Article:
Surfboard leashes were designed by Pat O’Neill (whose dad Jack O’Neill designed the first wetsuits!) back in ’71 and has since made surfing safer and easier for a whole generation of surfers. However, even the best surf leash can break so they should not be considered a life-saving device. Better be safe than sorry so don’t paddle out further than you can swim. But, without further ado, here’s all you need to know about surf leashes.

The Cuff

Finding a comfortable cuff is the most important thing for long hours at sea. Nowadays, double-wrapped velcro cuffs are the most widely used for their strength and extra security. Some cuffs even have key pockets to make sure you don’t lose your car while paddling out.

The Swivel

Swivel is the part between your cuff and the cord and its purpose is to keep the leash from tangling to your feet. You can get a leash with two swivels, one swivel or none at all. Though, we suggest you get a leash with at least one swivel.

A leash that is a foot longer that your board is a great place to start. Once you progress to bigger waves you might want to consider a longer leash.

The cord

Most leash cords are made out of polyurethane which is also used in skate shoes and snowboard boots. The strength of the cord depends on its thickness and a thicker cord will provide more durability in the long run. However, they will also provide more drag in the water.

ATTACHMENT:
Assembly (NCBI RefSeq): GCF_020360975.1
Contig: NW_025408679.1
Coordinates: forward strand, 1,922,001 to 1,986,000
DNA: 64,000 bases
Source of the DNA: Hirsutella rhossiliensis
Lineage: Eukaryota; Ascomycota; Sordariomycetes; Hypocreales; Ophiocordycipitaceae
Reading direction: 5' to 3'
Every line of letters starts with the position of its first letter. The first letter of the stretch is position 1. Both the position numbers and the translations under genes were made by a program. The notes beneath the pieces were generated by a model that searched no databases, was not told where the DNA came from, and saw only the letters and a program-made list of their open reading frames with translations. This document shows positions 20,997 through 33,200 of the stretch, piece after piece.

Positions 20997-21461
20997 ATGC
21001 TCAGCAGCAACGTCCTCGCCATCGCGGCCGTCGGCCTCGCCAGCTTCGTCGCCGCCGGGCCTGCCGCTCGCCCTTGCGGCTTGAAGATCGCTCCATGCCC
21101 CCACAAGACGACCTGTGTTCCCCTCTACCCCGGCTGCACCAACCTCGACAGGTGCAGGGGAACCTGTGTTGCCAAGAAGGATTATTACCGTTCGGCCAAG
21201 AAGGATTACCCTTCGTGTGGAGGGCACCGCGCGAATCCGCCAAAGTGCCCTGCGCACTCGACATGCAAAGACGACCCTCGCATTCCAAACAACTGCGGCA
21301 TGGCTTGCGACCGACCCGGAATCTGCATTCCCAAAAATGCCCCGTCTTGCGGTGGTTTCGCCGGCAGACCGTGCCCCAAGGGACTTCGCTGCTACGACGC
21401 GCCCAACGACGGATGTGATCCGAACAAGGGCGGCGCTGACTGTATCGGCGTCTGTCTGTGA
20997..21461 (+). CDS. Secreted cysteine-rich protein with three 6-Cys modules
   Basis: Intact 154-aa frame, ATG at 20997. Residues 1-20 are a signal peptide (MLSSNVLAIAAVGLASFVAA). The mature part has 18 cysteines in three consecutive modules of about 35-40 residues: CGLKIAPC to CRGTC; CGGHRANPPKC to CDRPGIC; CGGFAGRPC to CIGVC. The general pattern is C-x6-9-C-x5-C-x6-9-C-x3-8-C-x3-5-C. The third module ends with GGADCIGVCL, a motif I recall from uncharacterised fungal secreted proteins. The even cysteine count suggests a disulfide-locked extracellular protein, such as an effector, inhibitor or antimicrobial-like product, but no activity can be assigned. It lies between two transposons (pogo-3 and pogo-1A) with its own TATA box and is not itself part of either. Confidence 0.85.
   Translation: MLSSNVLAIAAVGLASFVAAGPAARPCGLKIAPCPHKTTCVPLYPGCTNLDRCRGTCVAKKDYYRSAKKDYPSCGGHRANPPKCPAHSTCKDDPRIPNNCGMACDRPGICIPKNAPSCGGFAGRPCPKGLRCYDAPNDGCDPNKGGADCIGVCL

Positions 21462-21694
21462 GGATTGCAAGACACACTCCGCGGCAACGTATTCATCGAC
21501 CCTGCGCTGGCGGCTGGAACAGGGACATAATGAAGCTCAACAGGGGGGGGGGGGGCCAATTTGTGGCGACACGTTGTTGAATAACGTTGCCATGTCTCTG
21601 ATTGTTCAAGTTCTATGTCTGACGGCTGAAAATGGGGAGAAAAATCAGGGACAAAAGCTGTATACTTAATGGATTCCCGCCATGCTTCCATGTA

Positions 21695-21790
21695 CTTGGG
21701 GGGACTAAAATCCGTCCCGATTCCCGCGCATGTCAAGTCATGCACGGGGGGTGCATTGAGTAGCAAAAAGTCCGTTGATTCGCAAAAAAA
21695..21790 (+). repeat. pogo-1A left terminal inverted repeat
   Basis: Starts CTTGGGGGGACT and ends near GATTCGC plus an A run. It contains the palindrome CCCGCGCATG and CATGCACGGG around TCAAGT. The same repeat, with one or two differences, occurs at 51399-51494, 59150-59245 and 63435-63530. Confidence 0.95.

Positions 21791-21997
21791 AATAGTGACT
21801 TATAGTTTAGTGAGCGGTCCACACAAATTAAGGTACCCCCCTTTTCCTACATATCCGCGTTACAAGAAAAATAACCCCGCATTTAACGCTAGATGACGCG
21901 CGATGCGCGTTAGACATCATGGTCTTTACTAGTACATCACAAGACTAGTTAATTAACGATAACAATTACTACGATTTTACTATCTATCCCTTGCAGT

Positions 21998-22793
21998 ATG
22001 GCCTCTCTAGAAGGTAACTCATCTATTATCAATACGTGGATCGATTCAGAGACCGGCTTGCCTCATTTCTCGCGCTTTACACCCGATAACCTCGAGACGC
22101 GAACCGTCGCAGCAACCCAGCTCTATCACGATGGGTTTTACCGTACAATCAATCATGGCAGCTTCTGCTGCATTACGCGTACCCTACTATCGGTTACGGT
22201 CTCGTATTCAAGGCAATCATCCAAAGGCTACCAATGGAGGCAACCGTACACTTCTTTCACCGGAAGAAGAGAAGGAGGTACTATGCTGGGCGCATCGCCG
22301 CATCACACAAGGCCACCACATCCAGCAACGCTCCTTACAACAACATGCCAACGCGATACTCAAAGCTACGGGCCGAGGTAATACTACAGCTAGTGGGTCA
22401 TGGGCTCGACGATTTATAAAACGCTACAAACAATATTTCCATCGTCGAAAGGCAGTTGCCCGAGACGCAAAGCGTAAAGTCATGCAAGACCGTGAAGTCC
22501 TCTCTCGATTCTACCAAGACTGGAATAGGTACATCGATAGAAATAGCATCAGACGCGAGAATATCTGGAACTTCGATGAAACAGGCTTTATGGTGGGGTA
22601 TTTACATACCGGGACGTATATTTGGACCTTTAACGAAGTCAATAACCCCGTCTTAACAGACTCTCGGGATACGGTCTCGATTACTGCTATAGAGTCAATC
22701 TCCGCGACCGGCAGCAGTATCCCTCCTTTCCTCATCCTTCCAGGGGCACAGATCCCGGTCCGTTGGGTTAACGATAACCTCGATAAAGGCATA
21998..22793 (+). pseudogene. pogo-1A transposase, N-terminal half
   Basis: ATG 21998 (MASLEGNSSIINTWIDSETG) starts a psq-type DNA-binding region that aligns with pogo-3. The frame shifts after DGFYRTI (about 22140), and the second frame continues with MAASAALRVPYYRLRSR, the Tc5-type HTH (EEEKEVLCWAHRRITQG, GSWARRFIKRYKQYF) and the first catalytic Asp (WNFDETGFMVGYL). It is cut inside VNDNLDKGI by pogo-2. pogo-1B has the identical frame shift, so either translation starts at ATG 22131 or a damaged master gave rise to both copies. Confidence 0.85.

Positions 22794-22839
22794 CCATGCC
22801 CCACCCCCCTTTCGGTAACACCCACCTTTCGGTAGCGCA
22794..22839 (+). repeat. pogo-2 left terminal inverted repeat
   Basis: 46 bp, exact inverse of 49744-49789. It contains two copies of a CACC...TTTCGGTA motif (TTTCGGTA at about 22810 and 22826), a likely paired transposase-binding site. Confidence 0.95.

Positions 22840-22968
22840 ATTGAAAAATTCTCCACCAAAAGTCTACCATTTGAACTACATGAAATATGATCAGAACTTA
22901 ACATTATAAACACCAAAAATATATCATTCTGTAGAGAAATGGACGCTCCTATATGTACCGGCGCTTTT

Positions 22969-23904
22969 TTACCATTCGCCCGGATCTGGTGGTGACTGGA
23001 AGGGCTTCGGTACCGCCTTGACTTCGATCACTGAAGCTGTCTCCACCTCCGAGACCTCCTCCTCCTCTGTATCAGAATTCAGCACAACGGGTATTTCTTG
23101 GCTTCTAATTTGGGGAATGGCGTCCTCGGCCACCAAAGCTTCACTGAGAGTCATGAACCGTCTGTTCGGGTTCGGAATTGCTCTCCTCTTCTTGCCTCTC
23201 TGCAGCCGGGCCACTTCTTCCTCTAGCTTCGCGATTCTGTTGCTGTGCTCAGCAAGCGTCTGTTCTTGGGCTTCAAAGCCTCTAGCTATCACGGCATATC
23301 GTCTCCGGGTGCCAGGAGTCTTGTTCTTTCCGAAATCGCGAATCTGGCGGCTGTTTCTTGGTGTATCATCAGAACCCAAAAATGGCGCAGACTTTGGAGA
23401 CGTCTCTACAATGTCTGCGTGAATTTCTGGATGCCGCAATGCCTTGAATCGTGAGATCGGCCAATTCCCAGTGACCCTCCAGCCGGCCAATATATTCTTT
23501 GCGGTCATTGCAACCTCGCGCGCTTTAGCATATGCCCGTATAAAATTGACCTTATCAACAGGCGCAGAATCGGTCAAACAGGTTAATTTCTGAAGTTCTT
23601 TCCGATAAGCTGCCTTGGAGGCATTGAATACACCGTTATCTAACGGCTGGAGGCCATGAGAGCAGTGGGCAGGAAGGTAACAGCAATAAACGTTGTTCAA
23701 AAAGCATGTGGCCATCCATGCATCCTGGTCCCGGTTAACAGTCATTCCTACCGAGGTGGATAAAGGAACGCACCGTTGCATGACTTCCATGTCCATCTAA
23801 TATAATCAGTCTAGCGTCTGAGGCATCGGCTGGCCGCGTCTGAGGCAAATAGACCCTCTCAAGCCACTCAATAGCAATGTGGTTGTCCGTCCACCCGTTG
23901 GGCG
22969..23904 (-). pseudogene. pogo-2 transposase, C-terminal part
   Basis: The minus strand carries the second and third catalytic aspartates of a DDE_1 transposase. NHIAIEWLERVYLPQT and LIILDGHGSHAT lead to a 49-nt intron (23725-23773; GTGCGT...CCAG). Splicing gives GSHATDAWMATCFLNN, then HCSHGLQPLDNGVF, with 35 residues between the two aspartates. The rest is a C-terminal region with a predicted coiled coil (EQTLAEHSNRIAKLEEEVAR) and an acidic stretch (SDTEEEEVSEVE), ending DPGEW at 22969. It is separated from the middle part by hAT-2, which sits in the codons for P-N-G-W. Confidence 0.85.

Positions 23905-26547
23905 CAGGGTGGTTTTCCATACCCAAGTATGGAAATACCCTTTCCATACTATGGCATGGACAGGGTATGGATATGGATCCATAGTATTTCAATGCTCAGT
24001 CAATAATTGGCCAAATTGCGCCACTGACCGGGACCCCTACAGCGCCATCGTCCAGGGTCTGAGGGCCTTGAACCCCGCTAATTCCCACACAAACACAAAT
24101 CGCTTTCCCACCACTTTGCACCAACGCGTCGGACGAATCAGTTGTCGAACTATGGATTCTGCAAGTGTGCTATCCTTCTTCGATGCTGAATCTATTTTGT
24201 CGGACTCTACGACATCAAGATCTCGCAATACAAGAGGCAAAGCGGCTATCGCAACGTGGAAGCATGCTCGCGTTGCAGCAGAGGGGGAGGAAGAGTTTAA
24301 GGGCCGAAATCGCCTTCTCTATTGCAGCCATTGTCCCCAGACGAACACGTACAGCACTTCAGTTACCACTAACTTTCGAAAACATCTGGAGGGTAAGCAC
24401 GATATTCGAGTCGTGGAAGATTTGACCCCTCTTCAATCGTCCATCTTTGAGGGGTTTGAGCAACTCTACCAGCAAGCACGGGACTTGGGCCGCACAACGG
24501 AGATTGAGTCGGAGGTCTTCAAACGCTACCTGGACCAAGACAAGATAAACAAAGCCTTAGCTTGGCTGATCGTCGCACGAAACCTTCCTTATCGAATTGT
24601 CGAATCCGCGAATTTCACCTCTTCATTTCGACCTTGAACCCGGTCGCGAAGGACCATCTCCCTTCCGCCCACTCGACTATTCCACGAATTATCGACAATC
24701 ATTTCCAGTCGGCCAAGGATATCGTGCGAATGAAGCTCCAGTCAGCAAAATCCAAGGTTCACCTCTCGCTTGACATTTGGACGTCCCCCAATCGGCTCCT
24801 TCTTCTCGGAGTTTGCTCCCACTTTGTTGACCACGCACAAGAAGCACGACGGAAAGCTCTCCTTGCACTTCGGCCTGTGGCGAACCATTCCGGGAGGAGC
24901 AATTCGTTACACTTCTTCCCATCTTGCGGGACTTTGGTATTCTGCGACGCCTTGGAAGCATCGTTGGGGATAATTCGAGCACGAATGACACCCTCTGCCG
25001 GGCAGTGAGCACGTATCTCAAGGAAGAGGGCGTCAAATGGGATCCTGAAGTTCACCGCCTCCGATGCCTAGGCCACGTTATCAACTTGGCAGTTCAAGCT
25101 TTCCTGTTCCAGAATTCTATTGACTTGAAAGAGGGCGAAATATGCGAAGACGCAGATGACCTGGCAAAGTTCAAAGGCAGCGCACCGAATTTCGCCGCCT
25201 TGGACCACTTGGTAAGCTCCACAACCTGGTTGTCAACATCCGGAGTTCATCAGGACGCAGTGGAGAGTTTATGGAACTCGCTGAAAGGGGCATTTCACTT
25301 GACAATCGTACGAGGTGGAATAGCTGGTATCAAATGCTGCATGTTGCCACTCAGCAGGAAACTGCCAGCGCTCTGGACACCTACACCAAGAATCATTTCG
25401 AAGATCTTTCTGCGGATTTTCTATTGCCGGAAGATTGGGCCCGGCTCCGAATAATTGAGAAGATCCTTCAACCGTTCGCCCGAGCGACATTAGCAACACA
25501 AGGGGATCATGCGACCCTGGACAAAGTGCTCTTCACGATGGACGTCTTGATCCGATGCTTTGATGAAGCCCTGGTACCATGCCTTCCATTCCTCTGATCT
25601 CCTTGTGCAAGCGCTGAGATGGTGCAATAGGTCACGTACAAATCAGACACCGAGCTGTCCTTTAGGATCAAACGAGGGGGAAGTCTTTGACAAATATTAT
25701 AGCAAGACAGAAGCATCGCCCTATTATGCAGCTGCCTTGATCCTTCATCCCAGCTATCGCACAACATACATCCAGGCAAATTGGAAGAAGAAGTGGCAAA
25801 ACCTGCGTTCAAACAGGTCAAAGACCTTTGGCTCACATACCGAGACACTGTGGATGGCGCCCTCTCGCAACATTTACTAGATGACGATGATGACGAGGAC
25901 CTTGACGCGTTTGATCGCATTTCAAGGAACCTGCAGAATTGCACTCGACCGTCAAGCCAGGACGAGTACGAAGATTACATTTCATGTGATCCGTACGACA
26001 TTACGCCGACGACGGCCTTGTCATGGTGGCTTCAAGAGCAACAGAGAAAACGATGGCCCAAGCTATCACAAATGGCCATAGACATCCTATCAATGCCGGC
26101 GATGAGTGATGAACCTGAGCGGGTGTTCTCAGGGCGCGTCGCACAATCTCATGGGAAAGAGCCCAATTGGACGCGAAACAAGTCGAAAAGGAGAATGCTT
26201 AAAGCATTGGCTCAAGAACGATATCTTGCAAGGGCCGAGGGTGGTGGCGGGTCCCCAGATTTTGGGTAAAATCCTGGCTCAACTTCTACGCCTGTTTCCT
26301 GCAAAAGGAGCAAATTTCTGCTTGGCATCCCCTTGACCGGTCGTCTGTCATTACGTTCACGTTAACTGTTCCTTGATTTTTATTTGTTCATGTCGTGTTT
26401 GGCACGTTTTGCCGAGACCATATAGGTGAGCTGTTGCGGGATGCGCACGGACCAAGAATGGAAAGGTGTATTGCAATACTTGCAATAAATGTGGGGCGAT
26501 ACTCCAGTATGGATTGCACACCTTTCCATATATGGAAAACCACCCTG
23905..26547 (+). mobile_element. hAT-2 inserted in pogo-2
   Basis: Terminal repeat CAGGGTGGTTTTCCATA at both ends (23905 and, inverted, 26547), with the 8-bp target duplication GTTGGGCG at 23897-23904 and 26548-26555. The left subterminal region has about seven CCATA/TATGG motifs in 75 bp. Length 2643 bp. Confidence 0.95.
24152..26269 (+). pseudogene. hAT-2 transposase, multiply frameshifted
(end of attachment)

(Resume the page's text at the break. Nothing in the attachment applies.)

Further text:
The rail saver

The rail saver attaches the leash to your board and its purpose is to shield the rails from grinding against the cord. Thicker and wider rail savers will provide more protection but also increase drag in the water. Whether you want less drag in the water or less stress for your rails is up to you. Rail savers tend to be very similar but it’s always worth your while to browse around before purchasing.

Finding the right length

Whether you’re riding a shortboard, a longboard or even a sup, the length of the leash should be at least the same as the length of your board. If a leash is too short you might end up hitting yourself against your board. Some manufacturers list the length of the leash as the cord length which does not include the rail saver and the cuff. So make sure what you’re getting before you buy. Remember, the best surf leash is the one that fits you the best.

The thickness of the leash

Surf leashes come in two widths, regular leashes and competition leashes. Regular leashes are roughly 8mm (5/16″) in diameter where as competition leashes are 4.7mm (3/15″) thick.

Which one is better for me?

Regular leashes offer longevity and durability due to a thicker leash. That is why we suggest beginners and big wave riders to get one of these to prevent dangerous leash malfunctions. On the other hand, a thicker leash has a greater drag in the water, which might be unfavorable for experienced surfers.

Competition leashes are thinner and have less drag in the water which makes them great in a contest setting. They are also not as prone to tangling to your feet due to the thinner profile. However, just like with anything else, this all comes down to your personal preference.

While thicker leashes are less likely to snap, they have more drag when compared to thinner leashes.

Ankle or calf leashes?

Ankle leashes are the most widely used designs on the market today due to their ease of use and comfortability. On the other hand, sometimes ankle leashes tend to get tangled to your feet.

Calf leashes are nearly always used with a SUP or a longboard. This makes it easier for surfers to walk with their board without getting tangled. The downside is that they might be more uncomfortable to use for a longer period of time.

Did our buyer’s guide help you pick out a perfect surf leash? Let us know in the comments.

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